On Sunday, Team Thie athletes Mike Kallenberg and Charlotte Arter will toe the start line in London for one of the sport’s biggest calendar events, The London Marathon. Kallenberg will be covering the full 26.2 miles with aspirations of a PB despite a setback that at one point threatened even his participation. Arter has been called up to pace the elite women’s field after a string of strong performances.
For Kallenberg, to call his journey to the start line a rollercoaster ride would be an understatement at best. Since the new year, Mike has been rewriting his own records books, both in training and whilst competing. The Welsh international and RAF athlete started the year with a run of unbeaten races that culminated in winning his first inter-services cross country championships in mid February. He would carry this confidence with him to the start line of the Trafford 10K, where he would not only break his PB by over 30s, but join the elite sub 30 minute club, running home in 29:46. Over the next 13 days he ran two half marathons, the latter being the IAAF World Half Marathon Championships where, in horrendously wet and windy conditions, he would shave 16 seconds off his half marathon PB.
Things seemed to be looking perfect in his build up for London, when during a routine Parkrun he used as part of a steady run almost lead to disaster.
The day before the long run I decided to include Lancaster parkrun in a steady run. I hadn’t planned on running too hard with the long run in mind the next day but thought it would be fun. In hindsight I shouldn’t have stepped outside of the plan but you can never predict when these freak accidents may occur and they can happen anywhere.
In the wet conditions, Kallenberg slipped on corner, landing with a heavy thud on his knee. No stranger to the odd tumble, Kallenberg quickly got back on his feet and was half a mile back into the run when he noticed spectators looking at his leg with a horrified looks. Kallenberg soon found himself in A&E (it should be noted he did finish the Parkrun!) where he promptly passed out. A few days later, it was determined that his knee needed surgery to clean the wound, which had become infected and his hopes of competing in London seemed shattered.
In a testament to Kallenberg’s mental strength, he didn’t give up, even going so far as to keep up his strength and conditioning with a hospital bed circuit:
— Michael Kallenberg (@mickymarathon) April 6, 2016
Remarkably, just a few days after the surgery and some more dire news of spreading infections, the knee wound was healing at an alarming rate. Mike found himself able to test it out on a run in a few more days and was pleased to see everything felt OK! The healing and his positive attitude continued and just two weeks after his fall, Mike got round a long leg at the National Road Relays for his club, Cardiff AAC. Whilst not too happy with his performance, it was Coach Thie’s response to his complaints that “this time last week you were f###ed” made him realise that he was, despite the odds, back running and London was a go!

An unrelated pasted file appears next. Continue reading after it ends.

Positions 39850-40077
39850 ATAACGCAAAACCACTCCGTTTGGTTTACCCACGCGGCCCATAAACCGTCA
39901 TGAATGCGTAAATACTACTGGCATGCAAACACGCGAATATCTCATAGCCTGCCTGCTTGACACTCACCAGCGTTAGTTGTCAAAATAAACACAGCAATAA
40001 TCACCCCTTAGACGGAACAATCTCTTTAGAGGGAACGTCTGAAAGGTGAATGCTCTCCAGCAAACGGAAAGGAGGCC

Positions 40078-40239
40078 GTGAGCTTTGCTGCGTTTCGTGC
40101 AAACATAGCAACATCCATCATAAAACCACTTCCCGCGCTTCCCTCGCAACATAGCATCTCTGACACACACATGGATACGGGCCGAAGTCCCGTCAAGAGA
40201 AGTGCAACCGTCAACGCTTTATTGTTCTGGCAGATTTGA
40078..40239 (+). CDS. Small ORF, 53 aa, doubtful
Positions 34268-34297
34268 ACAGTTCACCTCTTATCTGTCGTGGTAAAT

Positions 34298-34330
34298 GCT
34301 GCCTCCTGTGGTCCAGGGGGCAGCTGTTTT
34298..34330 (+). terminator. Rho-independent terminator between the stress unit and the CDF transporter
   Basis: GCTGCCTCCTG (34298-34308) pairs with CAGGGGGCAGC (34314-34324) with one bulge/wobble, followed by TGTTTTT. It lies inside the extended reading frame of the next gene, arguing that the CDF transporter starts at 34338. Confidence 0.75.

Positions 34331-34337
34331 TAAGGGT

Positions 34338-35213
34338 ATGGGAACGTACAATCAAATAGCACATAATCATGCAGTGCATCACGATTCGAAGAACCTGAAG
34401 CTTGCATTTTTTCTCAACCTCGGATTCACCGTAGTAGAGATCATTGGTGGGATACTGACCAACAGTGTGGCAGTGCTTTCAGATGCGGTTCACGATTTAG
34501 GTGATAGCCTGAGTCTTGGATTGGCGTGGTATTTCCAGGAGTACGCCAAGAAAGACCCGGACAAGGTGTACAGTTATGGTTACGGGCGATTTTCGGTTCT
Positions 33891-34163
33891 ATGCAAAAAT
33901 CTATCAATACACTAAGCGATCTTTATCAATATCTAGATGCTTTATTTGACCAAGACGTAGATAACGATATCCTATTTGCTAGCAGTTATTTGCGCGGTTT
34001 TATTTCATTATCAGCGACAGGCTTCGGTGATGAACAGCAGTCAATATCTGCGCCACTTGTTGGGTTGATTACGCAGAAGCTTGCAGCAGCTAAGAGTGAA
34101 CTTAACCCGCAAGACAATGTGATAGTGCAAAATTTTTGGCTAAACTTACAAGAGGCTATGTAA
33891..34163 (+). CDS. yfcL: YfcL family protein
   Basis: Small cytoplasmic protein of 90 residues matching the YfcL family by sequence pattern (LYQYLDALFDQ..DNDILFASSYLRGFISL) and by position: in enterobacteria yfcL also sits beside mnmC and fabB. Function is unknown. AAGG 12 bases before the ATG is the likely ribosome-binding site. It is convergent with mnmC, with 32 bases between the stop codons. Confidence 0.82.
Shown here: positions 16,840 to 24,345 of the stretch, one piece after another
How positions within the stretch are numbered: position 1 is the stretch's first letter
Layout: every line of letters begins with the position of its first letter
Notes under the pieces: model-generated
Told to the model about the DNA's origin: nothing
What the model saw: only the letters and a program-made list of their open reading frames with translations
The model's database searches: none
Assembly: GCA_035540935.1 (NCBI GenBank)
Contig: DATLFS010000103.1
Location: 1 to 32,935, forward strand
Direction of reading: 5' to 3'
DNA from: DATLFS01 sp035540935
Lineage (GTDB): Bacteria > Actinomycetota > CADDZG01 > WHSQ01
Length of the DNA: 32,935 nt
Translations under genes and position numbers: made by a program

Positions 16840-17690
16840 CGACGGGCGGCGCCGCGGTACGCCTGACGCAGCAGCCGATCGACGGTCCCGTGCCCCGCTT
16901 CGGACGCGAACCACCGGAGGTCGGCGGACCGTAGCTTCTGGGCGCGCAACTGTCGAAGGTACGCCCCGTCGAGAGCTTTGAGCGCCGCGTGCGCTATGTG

this time last week you were f###ed
Now, with fingers crossed for no more freak setbacks, Kallenberg says he is really looking forward to racing against “what is probably gonna be one of the strongest British fields assembled at the marathon in years. I seem to have bounced back from my knee injury ok and hope I’ll be feeling fresh from the time I had to have off. I plan to hit it hard and just hope that I’ll get dragged around by a group.”
In the early summer of 2015, Charlotte Arter packed up what had been the last three years of her life on a scholarship at the University of New Mexico in Albuquerque, NM, USA, and headed back to Britain. She soon found herself back in Cardiff, where she had attended Cardiff Metropolitan University and joined Team Thie.
Now working at Cardiff University (regarding which she jokingly refers to herself as a “traitor”) as the Performance Sport Officer, she has settled back into life in Cardiff with success. In January she earned her first GB vest, running for her country in the Great Edinburgh Cross Country International where she finished 6th, scalping many seasoned international athletes over the 6 km distance.
She added a 3000m PB the week before finishing 7th in the same event at the British Indoor Championships. However, her finest achievement this winter was not over the mud or the boards, but on the road. Along with Kallenberg, Arter competed in the IAAF World Half Marathon Championships for her half marathon debut. Rising to the prestigious occasion in style, she ran a staggeringly quick 73:16, which won the masses race and was good enough to finish 2nd amongst the British and top 30 in the World! To illustrate just how fast that is, one would have to go back 5 years to find a year were that time wouldn’t rank amongst the top 10 women in the UK.
So when a pacemaker for the London Marathon women’s field dropped out, it was Charlotte that stood out on the UK Rankings and Coach Thie was quickly contacted. “They asked me if she would be interested. It fitted with training and it would be a great experience. So we agreed to go to half and 74:00 being the aim.”
You can watch the Kallenberg and Arter when the London Marathon kicks off on Sunday, BBC One coverage, starts at 8:30am BST. The elite women begin at 9:15am BST with the elite men following at 10am BST.
You can also follow the Team Thie athletes’ progress individually by using the live tracking page which will appear on the London Marathon homepage on race day.
Good luck Mike and Char!